Elizabeth C. Stewart v. Stanley L. Sniff

Filing 31

ORDER DISMISSING ACTION FOR FAILURE TO PROSECUTE by Judge Beverly Reid O'Connell,the action is dismissed without prejudice for failure to prosecute. IT IS SO ORDERED. See order for details. (jy)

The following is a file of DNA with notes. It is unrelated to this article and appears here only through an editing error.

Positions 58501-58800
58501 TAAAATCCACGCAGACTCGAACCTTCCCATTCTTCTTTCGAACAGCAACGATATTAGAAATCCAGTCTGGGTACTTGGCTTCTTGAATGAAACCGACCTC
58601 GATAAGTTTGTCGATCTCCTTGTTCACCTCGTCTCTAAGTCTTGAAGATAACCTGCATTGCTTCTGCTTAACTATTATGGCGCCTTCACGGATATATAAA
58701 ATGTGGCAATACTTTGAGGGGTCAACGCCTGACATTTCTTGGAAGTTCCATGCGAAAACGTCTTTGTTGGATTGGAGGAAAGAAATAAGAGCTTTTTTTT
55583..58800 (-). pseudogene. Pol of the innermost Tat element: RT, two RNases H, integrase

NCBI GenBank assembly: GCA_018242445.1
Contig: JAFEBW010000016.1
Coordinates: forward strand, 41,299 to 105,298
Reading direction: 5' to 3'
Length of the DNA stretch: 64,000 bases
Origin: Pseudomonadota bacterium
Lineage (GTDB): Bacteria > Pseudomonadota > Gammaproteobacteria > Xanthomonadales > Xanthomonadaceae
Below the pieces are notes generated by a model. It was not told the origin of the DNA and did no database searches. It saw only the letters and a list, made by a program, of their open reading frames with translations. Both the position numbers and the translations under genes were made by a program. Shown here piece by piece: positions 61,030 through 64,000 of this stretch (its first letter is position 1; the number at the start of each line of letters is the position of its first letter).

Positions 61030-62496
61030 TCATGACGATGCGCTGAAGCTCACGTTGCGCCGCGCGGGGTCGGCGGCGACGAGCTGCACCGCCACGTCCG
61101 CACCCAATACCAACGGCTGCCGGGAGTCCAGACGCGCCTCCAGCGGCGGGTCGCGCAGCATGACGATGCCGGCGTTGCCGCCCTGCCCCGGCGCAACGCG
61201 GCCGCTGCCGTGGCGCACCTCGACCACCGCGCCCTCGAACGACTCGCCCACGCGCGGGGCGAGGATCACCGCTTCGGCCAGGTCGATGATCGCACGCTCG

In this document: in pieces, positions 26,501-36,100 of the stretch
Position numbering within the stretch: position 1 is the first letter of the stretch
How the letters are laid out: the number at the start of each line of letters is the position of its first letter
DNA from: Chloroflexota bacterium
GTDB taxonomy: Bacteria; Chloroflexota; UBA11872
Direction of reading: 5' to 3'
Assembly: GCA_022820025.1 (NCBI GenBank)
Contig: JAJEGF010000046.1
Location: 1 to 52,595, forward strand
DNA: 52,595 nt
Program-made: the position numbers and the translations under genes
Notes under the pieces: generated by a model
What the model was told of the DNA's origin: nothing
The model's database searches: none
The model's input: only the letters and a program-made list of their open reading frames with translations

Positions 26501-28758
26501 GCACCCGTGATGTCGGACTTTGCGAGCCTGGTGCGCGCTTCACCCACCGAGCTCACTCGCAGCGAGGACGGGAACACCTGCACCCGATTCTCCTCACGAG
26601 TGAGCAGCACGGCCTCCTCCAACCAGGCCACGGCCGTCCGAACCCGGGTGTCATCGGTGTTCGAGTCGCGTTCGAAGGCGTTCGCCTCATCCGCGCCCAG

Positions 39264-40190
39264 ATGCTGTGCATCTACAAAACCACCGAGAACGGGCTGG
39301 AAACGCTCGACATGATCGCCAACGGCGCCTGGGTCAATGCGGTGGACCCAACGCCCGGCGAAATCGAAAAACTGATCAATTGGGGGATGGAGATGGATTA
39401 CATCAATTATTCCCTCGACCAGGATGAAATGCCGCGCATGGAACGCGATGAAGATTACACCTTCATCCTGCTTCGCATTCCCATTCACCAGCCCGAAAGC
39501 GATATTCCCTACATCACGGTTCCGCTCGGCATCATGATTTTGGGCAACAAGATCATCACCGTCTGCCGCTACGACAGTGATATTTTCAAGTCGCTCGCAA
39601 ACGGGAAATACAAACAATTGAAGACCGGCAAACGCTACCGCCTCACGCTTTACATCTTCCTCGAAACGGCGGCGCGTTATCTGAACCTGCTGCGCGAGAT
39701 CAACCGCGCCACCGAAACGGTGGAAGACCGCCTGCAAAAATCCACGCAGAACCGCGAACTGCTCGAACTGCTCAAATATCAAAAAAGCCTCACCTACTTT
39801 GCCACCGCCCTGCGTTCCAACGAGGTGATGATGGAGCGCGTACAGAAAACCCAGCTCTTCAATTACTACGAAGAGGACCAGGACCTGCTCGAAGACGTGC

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1 2 3 4 5 6 7 8 UNITED STATES DISTRICT COURT 9 CENTRAL DISTRICT OF CALIFORNIA 10 ELIZABETH C. STEWART, 11 Plaintiff, 12 13 v. STANLEY L. SNIFF, et al., 14 Defendants. ) ) ) ) ) ) ) ) ) ) CASE NO. CV 13-1153-BRO(PJW) ORDER DISMISSING ACTION FOR FAILURE TO PROSECUTE 15 16 In June 2013, Plaintiff Elizabeth Stewart, a resident of 17 Riverside, California, filed this civil rights action against 18 Defendant Riverside Sheriff Stanley Sniff,1 alleging that he violated 19 her constitutional rights by authorizing a search of her property for 20 methamphetamine, which led to Plaintiff ultimately being arrested for 21 stealing a trailer deputies found on the property. 22 2.) 23 Complaint (“FAC”), which the Court granted. 24 25 (Complaint at 1- In October 2013, Plaintiff sought leave to file a First Amended (Doc. Nos. 15, 17.) In February 2014, Defendant Sniff filed a motion to dismiss. (Doc. No. 24.) In response, the Court issued an order, giving 26 27 1 28 Plaintiff subsequently added Deputy Sheriffs Mendez, Franks, and Thompson as Defendants. (See Doc. No. 18.) 1 Plaintiff until March 28, 2014, to file an opposition. 2 Plaintiff failed to file one. 3 (Doc. No. 26.) In April 2014, the Court issued an order to show cause why the 4 case should not be dismissed as Plaintiff had still not filed an 5 opposition. 6 opposition no later than May 14, 2014, and warned her that, if she 7 failed to do so, the Court might dismiss the case. 8 respond to the order to show cause and did not file an opposition. 9 (Doc. No. 27.) The Court ordered Plaintiff to file an Plaintiff did not In August 2014, the Court issued an order, granting in part and 10 denying in part Defendant’s unopposed Motion to Dismiss the First 11 Amended Complaint and granting Plaintiff leave to file a Second 12 Amended Complaint no later than September 5, 2014. 13 Plaintiff never responded to that order and never filed a Second 14 Amended Complaint. 15 (Doc. No. 30.) It is well established that a district court has the authority to 16 dismiss an action for failure to prosecute or for failure to comply 17 with court orders. 18 Co., 370 U.S. 626, 629-30 (1962) (noting district court has authority 19 to dismiss for lack of prosecution to prevent undue delay in disposing 20 of pending cases and to avoid congestion in court’s calendar); Ferdik 21 v. Bonzelet, 963 F.2d 1258, 1260-61 (9th Cir. 1992) (finding district 22 courts have authority to dismiss actions for failure to comply with 23 any order of the court). 24 appropriate, the Court considers five factors: (1) the public interest 25 in expeditious resolution of litigation; (2) the court’s need to 26 manage its docket; (3) the risk of prejudice to defendants; (4) the 27 public policy favoring disposition of cases on their merits; and Fed. R. Civ. P. 41(b); Link v. Wabash Railroad In determining whether dismissal is 28 2 1 (5) the availability of less drastic sanctions. 2 at 1260-61. 3 Ferdik, 963 F.2d 963 Here, both the public’s interest in expeditious resolution of 4 litigation and the Court’s need to manage its docket weigh strongly in 5 favor of dismissal. 6 no interest in pursuing this action. 7 did not oppose Defendant’s motion to dismiss and, when given an 8 opportunity to amend her surviving claims, did not file an amended 9 complaint. What is plain to the Court is that Plaintiff has Despite multiple promptings, she In fact, the Court has not heard from her for eight 10 months, since January 2014. 11 repeatedly failed to comply with the Court’s orders, despite being 12 repeatedly warned that her case could be dismissed if she failed to do 13 so. 14 litigation to come to a complete standstill. 15 And, during that interval, she has (See Doc. Nos. 26, 27, 30.) Her latest failure has caused this The third factor–-prejudice to defendants–-also weighs in favor 16 of dismissal. 17 lawsuit, a lawsuit it is apparent Plaintiff is no longer interested in 18 pursuing. 19 likely begin to fade and Defendants will be prejudiced as a result. 20 Defendants are expending money to defend against this Further, as time goes by, the witnesses’ memories will Although the fourth factor–-the public policy favoring deciding 21 cases on their merits–-ordinarily weighs against dismissal, it is 22 Plaintiff’s responsibility to move the case at a reasonable pace. 23 Morris v. Morgan Stanley, 942 F.2d 648, 652 (9th Cir. 1991). 24 Considering the extent of the delay caused by Plaintiff’s failure to 25 oppose the motion to dismiss, her refusal to comply with the Court’s 26 orders, and her refusal to file an amended complaint, the public 27 policy favoring resolution on the merits must cede to the other 28 important factors addressed herein. 3 1 Finally, with regard to the fifth factor--availability of less 2 drastic alternatives–-this also weighs in favor of dismissal. 3 Court is unable to impose a lesser sanction, like monetary sanctions, 4 because Plaintiff is indigent, as evidenced by the fact that she is 5 proceeding IFP. 6 suggests that nothing the Court can do will trigger action on her 7 part. 8 9 10 The And her failure to respond to the Court’s orders For all these reasons, the action is dismissed without prejudice for failure to prosecute. Link, 370 U.S. at 629-30. IT IS SO ORDERED. 11 DATED: October 1, 2014. 12 13 BEVERLY REID O’CONNELL UNITED STATES DISTRICT JUDGE 14 15 16 Presented by: 17 18 PATRICK J. WALSH UNITED STATES MAGISTRATE JUDGE 19 20 21 22 23 24 25 26 27 28 C:\Temp\notesD30550\Ord_dismiss.failure.prosecute.wpd 4

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